Some banks have a better reputation than others in the provision of coronavirus bounce back loans. It is certainly a very cheap way to borrow for businesses and you are able to apply if your business has been affected by Covid19 in any way. The loans are interest free for a year and if you don’t need it then you can pay it back at any time without penalty. If you do use it, the repayments are at 2.5% for 6 years which should hopefully mean your business is able to trade effectively post pandemic. Be aware that the loan has to be spent on or in the business.

A number of scams have been identified as doing the rounds. We have had two claiming to be from TV licencing but the email address was from a website in Japan ending .np.jp, and a client had one saying it was from HMRC with the subject ‘Precaution measure against Covid-19’ but the address it came from ended happybeautty.sg, not gov.uk. The clue on both of these is the email address in the from box being nothing to do with the company they say they are from. Please take care.

Here’s a general link for employers hoping to return their employees to work, specifically in relation to making work spaces safe for workers to return to:  https://www.gov.uk/guidance/working-safely-during-coronavirus-covid-19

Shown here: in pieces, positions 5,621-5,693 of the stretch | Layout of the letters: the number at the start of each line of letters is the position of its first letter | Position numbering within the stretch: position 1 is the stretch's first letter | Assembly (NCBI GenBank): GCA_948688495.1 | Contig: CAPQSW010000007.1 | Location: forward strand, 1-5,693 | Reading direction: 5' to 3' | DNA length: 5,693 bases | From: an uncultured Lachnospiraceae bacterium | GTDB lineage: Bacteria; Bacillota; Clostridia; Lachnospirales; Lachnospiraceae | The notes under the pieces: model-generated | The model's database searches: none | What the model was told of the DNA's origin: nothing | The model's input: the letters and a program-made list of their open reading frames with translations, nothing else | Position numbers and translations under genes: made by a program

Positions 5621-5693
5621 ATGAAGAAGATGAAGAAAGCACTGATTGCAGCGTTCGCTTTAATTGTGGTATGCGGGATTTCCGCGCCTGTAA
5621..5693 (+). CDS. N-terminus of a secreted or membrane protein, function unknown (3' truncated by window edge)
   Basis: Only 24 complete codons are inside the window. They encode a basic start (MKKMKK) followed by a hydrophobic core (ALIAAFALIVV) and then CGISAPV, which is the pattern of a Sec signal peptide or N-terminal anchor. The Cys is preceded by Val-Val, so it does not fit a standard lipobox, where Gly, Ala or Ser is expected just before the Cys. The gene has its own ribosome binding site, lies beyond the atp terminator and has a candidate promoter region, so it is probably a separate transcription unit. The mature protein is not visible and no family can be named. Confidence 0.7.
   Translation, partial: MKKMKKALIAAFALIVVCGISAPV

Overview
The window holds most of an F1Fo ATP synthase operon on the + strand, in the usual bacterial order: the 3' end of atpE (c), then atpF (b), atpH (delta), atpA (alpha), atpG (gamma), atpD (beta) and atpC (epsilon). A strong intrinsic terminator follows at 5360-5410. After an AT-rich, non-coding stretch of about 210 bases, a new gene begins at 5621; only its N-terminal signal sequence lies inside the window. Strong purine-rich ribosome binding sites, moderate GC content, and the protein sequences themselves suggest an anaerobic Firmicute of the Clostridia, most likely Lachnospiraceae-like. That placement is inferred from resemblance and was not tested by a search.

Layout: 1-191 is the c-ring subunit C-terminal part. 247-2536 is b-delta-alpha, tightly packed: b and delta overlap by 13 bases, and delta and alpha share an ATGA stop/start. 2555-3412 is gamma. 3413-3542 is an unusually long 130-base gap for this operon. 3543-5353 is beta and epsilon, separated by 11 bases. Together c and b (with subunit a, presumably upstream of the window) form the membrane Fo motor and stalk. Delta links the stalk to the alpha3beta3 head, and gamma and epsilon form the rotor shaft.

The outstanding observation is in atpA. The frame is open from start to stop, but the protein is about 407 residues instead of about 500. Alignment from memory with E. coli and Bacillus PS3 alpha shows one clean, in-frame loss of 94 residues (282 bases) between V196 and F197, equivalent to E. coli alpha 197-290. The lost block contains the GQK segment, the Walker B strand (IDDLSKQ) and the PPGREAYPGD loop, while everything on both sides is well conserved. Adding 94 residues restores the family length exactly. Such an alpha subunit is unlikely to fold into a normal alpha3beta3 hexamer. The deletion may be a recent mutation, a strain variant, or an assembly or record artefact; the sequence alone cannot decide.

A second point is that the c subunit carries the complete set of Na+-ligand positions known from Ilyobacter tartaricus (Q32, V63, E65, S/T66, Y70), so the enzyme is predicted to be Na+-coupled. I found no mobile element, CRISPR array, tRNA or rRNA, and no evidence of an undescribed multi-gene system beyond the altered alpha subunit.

There are tax exemptions for equipment that you might have to purchase in order to do your work from home. Also, if you wear or pay for a uniform at work that you have to wash yourselves, you may be entitled to a tax rebate. Use an online uniform tax rebate calculator to work out roughly how much you might be due and then tell us so it can be put in your tax return.

The coronavirus large business interruption loan scheme backed by the treasury have put some restrictions on the payment of dividends. This is probably more relevant to the investors reading this than the businesses. If you are one of those investors it could be a question for the AGM or for your broker.